Key points this week

A few shorter pieces of rebuttal this week.  First up we have a story in the Times relating how restaurants supposedly are unable to find staff in Britain to replace their EU staff.  The standout quote is the claim by one of the interviewed restauranteurs that ‘Brits really don’t like doing service’ and ‘don’t like being subservient’.

This kind of stereotyping about lazy Brits is invidious.  It’s not even consistent: later in the same article other restaurant owners suggest that the shortage isn’t of service staff but of chefs and more specialised workers.  Readers may remember our previous piece on agricultural labour: the issue isn’t with lazy workers but rather low relative wages and dubious employment practices.  If the result of Brexit leads to British workers being in more demand, and correspondingly seeing better conditions and higher wages, then these developments are to be welcomed.

Secondly, we have the recent coverage of the failure of the EU’s negotiations with Switzerland.  EU sources (unsurprisingly the preferred source of comment in the Guardian’s narrative) have suggested that they were offering Switzerland a better deal than the UK obtained in December, claiming that level playing field regulations would apply to fewer areas of the economy.

But the reality, as explored in this week’s Telegraph, is that the EU has been seeking to consolidate separate agreements into a single framework, which gives it the ability to punish non-compliance in one area with sanctions in another.  It also sought to extend the reach of the European Court of Justice, and to force Switzerland to accept freedom of movement, threatening to dilute the high standards of living enjoyed by native workers.

Together with Brexit, the EU’s authoritarian stance illustrates the increasing ‘Fortress Europe’ mindset of the continent’s elites.  Faced with threats to the coherence of the single currency, non-compliance in eastern Europe to treaty regulations, and the Commission’s failed vaccine policy, Brussels’ response is to try and coerce its neighbours all the more.  As seen in Brexit, ‘Swexit’, and even now in rumblings in normally-compliant Norway, this dirigiste attitude has so far had little to show for it.

Finally, we have the claim by Michel Barnier in a French TV interview that the British government is responsible for undermining peace in Northern Ireland, and failing to respect the Protocol agreement.  Claims that Britain is the aggressive party, however, are particularly risible in light of the EU’s refusal exercise discretion in implementing the agreement, which is sorely needed if loyalist communities are to be reassured that their interests will be protected.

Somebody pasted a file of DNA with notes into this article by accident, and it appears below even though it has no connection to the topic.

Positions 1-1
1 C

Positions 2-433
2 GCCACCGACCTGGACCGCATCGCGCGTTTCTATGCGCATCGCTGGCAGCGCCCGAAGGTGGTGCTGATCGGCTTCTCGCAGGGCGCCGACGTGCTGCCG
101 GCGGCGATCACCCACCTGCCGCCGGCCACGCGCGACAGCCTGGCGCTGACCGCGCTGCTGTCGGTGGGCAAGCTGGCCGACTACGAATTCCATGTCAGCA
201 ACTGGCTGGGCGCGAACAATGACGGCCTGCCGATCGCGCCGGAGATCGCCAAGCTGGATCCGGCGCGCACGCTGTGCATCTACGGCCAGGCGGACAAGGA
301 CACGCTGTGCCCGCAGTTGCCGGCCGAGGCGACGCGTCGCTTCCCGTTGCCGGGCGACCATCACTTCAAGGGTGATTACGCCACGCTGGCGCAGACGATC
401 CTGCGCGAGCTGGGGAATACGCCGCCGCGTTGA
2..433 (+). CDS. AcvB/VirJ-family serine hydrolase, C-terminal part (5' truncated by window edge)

Readers will remember, moreover, the nakedly aggressive threats by France’s energy minister to turn off the power to Jersey if it didn’t bow demands for greater fishing access, or the openly hostile remarks by Macron over vaccine protectionism.  French leaders of this stripe knowingly engage in aggressive, jingoistic politics: ironically, the very charge which they and Remain-supporters hurled so frequently at proponents of Brexit.

Key Points is compiled by a Cambridge PhD student.



We are also on Twitter, posting articles and retweeting the daily events that bring Brexit to the fore in the national news.


Discussion also continues over on Facebook.

How you can help

There is much about Brexit still to be decided. Our MPs listen to their constituents. Do continue to send them links to our articles, especially on matters relevant to your constituency – for example, in rural areas, articles on the threat to British agriculture. Alternatively, make an appointment to speak to them at their next surgery. Let them know what you want post-Brexit Britain to look like.

As Boris Johnson said in in his post-election address, it is also time for unity and reconciliation. Keep reading our posts and share links to our quality content to help others understand how leaving the EU will be good for the UK economy and for our own democratic governance. We aim to educate our critics to think differently and more positively about the long-term impact of Brexit.

You can follow us on Facebook and Twitter.

Yours Sincerely, 

Newsletter Editor

An Oxbridge PhD Student

Dr Graham Gudgin 
Economist, Centre for Business Research, Judge Business School University of Cambridge

Professor Robert Tombs
Emeritus Professor of French History, University of Cambridge

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Briefings For Britain